Magical Kitties Solo Adventures
We recently got a question about how to run Magical Kitties for just one kiddo. "Want to try to run this with just the one child," they said, "but not sure how to best go about that. She loved the graphical adventure and was very interested in continuing, but I've not tried to GM w/just one player. Anyone have thoughts on that?"
We have MANY thoughts on that, actually! In quarantine, getting a group of kids together in person can be nearly impossible, so we've gotten plenty of experience with solo adventures. Here are some ideas from the creator and producers:
Michelle Nephew says, "I've done side-tracks with just one of my kiddos plenty of times. The biggest thing to watch out for is that the challenges are things that the kitty's magical power can handle, since they won't have a whole Kitty Krew's worth of magic to fall back on. I'd also be more generous with awarding Kitty Treats, and on helping the player in roleplaying situations, since they'll have to step up to do everything on their own. But you know, at its heart Magical Kitties is just telling a story with your child, so don't be intimidated!
Justin Alexander says, "The biggest structural thing for me in solo play is fragility, which tends to take two forms:
"(1) The loss of brainstorming. If you're playing in a group and one player misses or misunderstands a clue, there are a bunch of other players who might figure it out. And just the act of chatting about the game world will often shake stuff loose that none of the players had individually noticed or understood. Redundancy like the Three Clue Rule (MK, p. 43) is very important for solo play. It's also useful to have some active elements in the adventure – stuff that can come TO the kitty if they get stuck and don't know what to do next.
"(2) TKKO (Total Kitty Knock Out). If one kitty has some bad luck and gets KO'ed in a scene, most of the time the other kitties will still persevere. In solo play, when the kitty goes down that's all she wrote. Unlike other RPGs, Magical Kitties Save the Day is already better for this because a KO doesn't mean death. But, particularly if you're used to GMing other RPGs, this is why you should give some thought to what KO can mean other than being knocked unconscious. Maybe the kitty gets thrown out a window; or maybe the bad guys escape using their dimensional portal gun; or maybe the building collapses. Look at what the kitty was trying to accomplish with the fight (catching the bad guy, preventing the building from blowing up, saving the Ruby of Bast) and frame the KO as them definitively failing to do that. (Maybe they can try again in a future scene, but this scene is over.)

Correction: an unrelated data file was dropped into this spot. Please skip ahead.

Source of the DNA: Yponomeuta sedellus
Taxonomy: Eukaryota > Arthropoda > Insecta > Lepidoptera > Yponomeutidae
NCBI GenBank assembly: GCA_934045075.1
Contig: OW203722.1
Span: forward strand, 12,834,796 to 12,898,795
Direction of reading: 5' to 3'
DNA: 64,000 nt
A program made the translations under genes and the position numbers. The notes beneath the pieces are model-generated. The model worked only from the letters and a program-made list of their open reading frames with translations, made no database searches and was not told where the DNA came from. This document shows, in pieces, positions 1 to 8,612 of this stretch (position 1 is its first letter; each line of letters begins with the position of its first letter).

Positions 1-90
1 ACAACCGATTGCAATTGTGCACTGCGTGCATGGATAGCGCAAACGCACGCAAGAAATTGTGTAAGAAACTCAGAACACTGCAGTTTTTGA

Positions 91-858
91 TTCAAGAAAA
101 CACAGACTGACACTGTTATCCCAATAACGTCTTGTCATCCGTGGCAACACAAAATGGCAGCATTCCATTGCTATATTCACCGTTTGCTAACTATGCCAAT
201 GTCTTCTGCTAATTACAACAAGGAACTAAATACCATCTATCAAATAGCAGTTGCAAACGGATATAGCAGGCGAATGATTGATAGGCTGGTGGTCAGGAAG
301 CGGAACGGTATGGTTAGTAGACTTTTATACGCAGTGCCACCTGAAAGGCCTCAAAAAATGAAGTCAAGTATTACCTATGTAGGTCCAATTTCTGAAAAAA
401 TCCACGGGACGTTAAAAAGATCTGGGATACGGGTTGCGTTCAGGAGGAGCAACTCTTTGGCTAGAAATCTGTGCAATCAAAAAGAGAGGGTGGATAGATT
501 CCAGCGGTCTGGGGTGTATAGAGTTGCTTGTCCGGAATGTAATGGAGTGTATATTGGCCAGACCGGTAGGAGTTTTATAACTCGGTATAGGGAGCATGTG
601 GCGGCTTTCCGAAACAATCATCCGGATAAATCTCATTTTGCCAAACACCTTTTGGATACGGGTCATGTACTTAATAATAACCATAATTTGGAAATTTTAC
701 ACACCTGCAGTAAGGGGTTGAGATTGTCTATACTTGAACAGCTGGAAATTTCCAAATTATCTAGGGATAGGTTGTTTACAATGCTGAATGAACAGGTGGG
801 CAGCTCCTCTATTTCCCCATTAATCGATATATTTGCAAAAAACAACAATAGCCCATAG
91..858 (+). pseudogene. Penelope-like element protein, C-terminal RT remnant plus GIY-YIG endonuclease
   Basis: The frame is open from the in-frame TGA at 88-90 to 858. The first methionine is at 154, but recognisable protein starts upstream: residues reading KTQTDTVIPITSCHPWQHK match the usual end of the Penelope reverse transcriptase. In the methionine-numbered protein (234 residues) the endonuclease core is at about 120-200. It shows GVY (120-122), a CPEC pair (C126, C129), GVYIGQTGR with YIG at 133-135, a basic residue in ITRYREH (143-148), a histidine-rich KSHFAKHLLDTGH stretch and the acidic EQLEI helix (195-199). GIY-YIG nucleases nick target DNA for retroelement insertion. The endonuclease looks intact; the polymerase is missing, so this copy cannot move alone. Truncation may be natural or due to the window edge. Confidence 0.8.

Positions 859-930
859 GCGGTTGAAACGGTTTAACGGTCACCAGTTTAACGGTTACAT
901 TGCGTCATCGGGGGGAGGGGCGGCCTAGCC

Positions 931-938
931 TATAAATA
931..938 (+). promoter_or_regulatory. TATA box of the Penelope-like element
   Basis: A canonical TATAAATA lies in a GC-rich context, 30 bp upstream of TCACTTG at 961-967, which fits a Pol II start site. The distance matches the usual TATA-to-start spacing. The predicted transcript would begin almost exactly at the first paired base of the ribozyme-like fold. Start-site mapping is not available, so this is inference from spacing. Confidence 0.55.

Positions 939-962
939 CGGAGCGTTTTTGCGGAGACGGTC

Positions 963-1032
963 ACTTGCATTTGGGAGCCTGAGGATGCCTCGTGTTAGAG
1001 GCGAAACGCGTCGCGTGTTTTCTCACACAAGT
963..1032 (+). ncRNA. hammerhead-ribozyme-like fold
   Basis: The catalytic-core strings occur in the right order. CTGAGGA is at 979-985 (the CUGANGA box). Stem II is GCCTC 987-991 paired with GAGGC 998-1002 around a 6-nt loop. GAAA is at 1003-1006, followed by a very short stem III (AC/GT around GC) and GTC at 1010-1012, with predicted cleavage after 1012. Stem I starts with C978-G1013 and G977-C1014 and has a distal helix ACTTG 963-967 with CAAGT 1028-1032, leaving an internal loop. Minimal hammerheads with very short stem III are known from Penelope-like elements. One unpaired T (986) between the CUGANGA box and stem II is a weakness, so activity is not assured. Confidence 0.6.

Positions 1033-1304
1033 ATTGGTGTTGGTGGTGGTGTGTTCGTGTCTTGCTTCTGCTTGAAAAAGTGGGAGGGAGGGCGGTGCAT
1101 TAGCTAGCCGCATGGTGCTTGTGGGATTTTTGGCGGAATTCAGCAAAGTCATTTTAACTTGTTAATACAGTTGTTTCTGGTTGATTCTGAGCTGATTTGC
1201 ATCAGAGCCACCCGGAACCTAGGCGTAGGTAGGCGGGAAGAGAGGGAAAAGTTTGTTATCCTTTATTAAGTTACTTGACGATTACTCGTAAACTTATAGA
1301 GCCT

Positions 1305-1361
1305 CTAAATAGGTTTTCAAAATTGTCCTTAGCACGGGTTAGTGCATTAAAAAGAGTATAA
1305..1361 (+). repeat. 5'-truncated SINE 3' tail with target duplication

"When a KO does mean a literal knock out, think about how you can make that more interesting than just 'you wake up a little later in the place where you got knocked out.' Who might be waking them up? Where are they waking up? What's happening when they wake up?"
Matthew Hanson says, "Along with the fragility the Justin mentioned, there's also the
fact that in a party, there's normally at least one person who's
good at each of the main attributes so as a group they can handle
lots of different kinds or problems. With one kitty, they'll be
bad at something, so try to stay away from those types of challenges.
"On the flip side, you can really cater to that one player, keeping things things focused on their character and their goals and going into more depth with those."